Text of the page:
Football chairmen have always had a lot to answer for – now you can add the new wave of crowd violence to their list of shame. Two unsavoury incidents I witnessed at King’s Lynn v Nuneaton (a Beazer Homes League match watch a crowd of 3,000) and Ipswich v Norwich were swiftly followed by mass unrest at Brighton, a pitch invasion at Hull and more trouble at Ipswich v Millwall. We are supposed to believe that it’s all down to a few ‘mindless idiots’ spoiling the fun for the rest of us as we stand with arms linked, singing ‘Give Peace A Chance’. Call me a cynic, but I think there are other factors involved, such as the level of policing at football matches these days, and more importantly the amount it costs to provide police cover. Is it me of were there literally hundreds of police at matches in the Eighties? I remember standing on the North Bank at Arsenal and looking at three clear sections in the Clock End opposite – the Arsenal fans on the left, the away fans on the right and a mass of Old Bill in the middle. Nowadays there just doesn’t seem to be as many police around when push comes to shove. At the East Anglian derby I attended recently there was only one mounted officer outside the ground, presumably attending to nosebag duty while the Ipswich fans invaded the pitch and lobbed coins in the Norwich section. This is a far cry from the charge of the light brigade that greeted the infamous Luton v Millwall pitch invasion in the Eighties. At King’s Lynn, twenty arrests were made after fighting between rival fans. Frightened spectators spilled onto the pitch as the fifteen or so police in the ground tried to sort the situation out. A reliable source tells me that a club like Lynn can expect to pay around £78 per hour for the services of a police sergeant, while a constable costs £50. A crowd of 3,600 paying £4 each brings in around £14,000 for the club. After deducting the players’ and manager’s money, then £200-plus for each policeman spending four hours at the game, your bumper payday is beginning to look a bit sickly. The recent trend has been for stewards and ‘specials’ to replace full-time policemen. It costs clubs less and it no doubt costs our cash-strapped constabulary less as well – but is it safe? I wonder whether our eager-to-save chairmen haven’t been a bit premature in deciding that all is now quiet on the Western front. I wouldn’t want to think that club boards are taking chances with spectator safety in order to save a few bob.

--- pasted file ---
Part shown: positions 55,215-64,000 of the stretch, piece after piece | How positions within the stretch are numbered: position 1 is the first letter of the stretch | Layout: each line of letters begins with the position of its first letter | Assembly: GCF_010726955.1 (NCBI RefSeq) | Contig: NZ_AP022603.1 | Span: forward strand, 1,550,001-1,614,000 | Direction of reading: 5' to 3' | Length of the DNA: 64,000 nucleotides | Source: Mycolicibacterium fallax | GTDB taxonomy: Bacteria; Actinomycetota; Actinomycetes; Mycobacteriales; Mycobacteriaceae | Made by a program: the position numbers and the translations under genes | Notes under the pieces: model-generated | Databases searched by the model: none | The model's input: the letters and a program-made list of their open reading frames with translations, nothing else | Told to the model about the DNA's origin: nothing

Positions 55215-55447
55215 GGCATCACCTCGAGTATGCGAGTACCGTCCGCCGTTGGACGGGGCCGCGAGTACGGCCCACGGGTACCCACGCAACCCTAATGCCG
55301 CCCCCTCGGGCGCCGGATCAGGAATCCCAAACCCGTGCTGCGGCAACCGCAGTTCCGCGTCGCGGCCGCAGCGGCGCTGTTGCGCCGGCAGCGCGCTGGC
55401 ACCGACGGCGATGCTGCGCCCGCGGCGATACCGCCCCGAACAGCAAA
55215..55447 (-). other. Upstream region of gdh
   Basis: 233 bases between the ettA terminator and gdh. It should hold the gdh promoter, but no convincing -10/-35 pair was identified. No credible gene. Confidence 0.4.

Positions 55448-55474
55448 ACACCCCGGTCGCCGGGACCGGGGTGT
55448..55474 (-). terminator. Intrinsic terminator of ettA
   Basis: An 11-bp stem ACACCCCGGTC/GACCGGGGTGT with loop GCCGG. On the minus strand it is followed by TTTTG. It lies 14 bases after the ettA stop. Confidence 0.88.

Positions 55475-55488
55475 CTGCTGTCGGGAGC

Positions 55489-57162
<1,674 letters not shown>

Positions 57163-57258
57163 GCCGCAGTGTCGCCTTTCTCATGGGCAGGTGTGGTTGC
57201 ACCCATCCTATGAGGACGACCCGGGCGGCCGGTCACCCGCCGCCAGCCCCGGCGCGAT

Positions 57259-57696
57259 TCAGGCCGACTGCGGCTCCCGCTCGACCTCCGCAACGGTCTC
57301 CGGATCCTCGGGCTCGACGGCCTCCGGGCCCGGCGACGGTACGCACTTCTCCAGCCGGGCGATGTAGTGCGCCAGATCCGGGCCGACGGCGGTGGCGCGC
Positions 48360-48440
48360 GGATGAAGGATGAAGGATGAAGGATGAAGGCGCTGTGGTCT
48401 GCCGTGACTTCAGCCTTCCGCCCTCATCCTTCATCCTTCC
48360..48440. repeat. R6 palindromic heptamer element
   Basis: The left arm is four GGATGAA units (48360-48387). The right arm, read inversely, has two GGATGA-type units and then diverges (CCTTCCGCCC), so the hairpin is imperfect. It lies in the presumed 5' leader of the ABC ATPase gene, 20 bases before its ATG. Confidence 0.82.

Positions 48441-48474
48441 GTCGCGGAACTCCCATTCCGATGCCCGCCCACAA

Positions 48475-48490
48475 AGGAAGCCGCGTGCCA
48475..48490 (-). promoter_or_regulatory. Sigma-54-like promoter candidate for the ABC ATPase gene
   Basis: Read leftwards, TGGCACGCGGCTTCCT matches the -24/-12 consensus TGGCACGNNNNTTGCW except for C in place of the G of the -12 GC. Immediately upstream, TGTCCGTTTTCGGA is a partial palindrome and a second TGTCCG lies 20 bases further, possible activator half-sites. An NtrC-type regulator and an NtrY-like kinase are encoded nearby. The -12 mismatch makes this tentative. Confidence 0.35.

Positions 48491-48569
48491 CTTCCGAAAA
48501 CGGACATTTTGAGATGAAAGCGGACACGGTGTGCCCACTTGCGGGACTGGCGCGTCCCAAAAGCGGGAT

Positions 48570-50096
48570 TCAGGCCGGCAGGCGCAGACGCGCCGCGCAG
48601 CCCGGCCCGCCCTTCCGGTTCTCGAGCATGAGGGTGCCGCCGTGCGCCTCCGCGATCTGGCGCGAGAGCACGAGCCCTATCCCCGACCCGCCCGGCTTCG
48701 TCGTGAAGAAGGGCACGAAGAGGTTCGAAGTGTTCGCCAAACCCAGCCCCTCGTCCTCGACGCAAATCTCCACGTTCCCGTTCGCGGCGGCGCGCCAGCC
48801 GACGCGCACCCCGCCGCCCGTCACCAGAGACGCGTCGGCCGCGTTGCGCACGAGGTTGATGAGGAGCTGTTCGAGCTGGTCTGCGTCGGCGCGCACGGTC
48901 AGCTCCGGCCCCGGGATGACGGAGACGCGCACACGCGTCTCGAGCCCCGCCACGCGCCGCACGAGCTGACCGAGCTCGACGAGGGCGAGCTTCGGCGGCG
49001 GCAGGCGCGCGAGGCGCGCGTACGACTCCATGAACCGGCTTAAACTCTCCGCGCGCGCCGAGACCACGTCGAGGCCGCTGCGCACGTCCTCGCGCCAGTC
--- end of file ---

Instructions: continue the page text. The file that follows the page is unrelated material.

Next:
Joe Ferrari, King’s Lynn
From WSC 112 June 1996. What was happening this month